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model of pelvis
January 28, 2020

Team rebuilds child’s pelvis after horrifying truck accident

It’s every parent’s worst nightmare. In September 2019, Cameron was playing with friends after school in the court outside his house. A reversing truck bumped him off his scooter. The truck then drove forward, crushing Cameron under its wheel.

“It was gut wrenching,” recalls Cameron’s mom, Heather. “We felt completely helpless and scared.”

First grader rushed to McMaster Children’s Hospital

An ambulance rushed Cameron to his local hospital, and he was quickly transferred to McMaster Children’s Hospital (MCH) when the extent of his injuries was identified. His pelvis had been crushed under the weight of the truck and doctors worried his bladder and bowel could be seriously damaged.

“With this type of injury, you aren’t just looking at breaks in the pelvis, but also all the structures that are there,” says Dr. Paul Missiuna, Cameron’s orthopedic surgeon at MCH. “That’s why you need a team approach because so many systems are involved.”

Once Cam was stabilized, the team realized the damage was not nearly as bad as it could have been. Still, he would require major surgery to repair his pelvis, and the future was not certain.

Plan A, B, C, D for pelvis surgery

Dr. Missiuna says, luckily, injuries like this are very rare in children. He only treats one or two a year. He consulted with fellow surgeons to develop the best strategy to treat Cam’s broken pelvis. The colleagues reviewed Cameron’s scans and developed a plan of attack for his surgery. Dr. Missiuna used a model of the pelvis to mark out the breaks so he could see the injuries in 3D.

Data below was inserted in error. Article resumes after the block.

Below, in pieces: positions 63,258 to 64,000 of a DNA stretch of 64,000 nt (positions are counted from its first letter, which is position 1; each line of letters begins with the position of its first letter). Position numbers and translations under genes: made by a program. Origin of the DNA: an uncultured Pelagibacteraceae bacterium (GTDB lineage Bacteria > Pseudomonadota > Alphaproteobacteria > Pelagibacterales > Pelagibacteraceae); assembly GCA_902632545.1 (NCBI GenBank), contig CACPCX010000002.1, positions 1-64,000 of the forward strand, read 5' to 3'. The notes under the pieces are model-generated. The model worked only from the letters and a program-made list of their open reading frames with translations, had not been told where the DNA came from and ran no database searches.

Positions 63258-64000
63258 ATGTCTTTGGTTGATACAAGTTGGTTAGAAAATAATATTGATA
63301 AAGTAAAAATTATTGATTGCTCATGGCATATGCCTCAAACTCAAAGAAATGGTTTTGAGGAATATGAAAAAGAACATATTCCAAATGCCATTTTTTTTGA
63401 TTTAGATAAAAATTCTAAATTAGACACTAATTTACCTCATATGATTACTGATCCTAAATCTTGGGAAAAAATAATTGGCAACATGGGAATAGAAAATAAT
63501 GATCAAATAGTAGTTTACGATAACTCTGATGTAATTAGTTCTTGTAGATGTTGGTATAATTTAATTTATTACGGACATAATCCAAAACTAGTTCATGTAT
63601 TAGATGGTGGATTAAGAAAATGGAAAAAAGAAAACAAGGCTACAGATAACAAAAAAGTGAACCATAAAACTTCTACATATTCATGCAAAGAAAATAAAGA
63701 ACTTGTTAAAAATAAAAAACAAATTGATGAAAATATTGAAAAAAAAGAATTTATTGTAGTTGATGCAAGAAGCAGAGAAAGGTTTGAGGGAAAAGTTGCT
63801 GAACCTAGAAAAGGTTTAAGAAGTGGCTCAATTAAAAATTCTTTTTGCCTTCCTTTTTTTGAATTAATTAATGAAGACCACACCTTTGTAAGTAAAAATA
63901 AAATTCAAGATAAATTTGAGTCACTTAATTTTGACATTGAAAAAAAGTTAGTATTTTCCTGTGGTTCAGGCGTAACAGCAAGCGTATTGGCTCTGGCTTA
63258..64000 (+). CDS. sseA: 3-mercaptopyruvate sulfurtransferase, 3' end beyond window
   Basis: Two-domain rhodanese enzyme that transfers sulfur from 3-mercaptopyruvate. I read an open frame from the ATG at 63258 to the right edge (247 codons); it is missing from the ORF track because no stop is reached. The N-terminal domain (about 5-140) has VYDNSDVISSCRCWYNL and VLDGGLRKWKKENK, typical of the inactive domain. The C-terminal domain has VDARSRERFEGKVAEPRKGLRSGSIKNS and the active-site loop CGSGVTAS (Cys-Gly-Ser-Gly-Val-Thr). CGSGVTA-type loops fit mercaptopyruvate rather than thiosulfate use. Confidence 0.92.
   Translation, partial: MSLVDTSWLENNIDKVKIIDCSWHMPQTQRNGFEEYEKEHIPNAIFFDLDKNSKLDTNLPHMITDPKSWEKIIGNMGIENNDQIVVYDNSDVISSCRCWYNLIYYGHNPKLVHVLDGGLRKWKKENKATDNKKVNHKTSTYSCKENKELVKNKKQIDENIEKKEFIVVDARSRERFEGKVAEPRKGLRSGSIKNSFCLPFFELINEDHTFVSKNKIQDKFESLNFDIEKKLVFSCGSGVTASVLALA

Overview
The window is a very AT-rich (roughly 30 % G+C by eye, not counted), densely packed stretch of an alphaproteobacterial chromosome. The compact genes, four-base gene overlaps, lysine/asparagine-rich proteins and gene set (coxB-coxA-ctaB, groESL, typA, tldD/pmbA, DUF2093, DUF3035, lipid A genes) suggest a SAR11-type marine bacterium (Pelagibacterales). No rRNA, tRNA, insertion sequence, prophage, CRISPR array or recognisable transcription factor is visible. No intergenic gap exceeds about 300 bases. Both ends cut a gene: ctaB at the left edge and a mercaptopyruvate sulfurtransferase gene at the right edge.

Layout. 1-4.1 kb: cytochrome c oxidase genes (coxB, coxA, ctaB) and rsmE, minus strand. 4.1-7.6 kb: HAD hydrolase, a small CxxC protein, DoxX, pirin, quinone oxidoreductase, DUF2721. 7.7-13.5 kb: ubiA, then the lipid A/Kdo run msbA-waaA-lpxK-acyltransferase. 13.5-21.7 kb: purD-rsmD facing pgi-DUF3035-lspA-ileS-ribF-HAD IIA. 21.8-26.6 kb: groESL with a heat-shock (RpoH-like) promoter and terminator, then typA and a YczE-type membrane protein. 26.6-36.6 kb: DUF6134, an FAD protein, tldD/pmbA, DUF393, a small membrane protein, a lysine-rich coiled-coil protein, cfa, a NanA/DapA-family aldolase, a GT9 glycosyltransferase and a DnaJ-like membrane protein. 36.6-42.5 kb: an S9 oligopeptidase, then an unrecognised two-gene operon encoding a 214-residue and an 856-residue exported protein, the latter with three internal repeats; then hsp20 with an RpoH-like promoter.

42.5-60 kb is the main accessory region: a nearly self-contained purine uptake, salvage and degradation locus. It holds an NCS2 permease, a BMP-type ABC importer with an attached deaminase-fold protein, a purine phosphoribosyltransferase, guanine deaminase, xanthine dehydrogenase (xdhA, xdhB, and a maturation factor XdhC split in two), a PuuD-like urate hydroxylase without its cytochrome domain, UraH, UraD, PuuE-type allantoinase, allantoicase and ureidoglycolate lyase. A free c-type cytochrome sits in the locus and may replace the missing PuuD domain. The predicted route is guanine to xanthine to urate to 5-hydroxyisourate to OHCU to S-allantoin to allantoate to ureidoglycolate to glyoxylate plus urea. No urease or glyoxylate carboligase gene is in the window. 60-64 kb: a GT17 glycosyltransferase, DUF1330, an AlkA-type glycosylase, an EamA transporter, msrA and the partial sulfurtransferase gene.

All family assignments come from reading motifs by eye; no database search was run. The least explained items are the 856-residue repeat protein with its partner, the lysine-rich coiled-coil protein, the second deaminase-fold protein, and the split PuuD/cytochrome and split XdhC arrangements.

“We had prepared a plan B, and plan C, and plan D, fortunately we didn’t need them”

“We sat with him and talked to about every step that would take place, and how serious the injuries were,” says Heather. “We were prepared for a 7 hour surgery, and a possible external fixation of plates and screws when he was finished in the operating room.”

All of their planning paid off. Cameron’s surgery went as smoothly as possible, and followed the team’s plan A.

“We had prepared a plan B, and plan C, and plan D, fortunately we didn’t need them,” says Dr. Missiuna.

Rebuilding bones and strength with a top-notch team

After surgery, Cam stayed in the hospital for ongoing medical care and physiotherapy. His physiotherapist, Sarah Fairfield, made sure his rehabilitative exercises were fun.

“He really liked doing all the exercises, and his positive attitude made it fun for me too,” says Sarah.

Cameron developed a bond with Sarah and his nursing team, and they clearly left a lasting impression on him.

“He talks often about his experience,” says Heather. “Rather than the negative parts, he remembers the loving staff and friendly faces.”

Now months after his accident, Cameron is getting back to his normal self. He is swimming, walking, and playing, and is working hard to return to school after being tutored at home for the past several months. Though he may face some challenges down the road, he’s a happy, healthy kid.

As Dr. Missiuna puts, it, he is a lucky, unlucky boy. Unlucky to have been in the wrong place at the wrong time, but lucky to have a talented, caring team to put the pieces back together.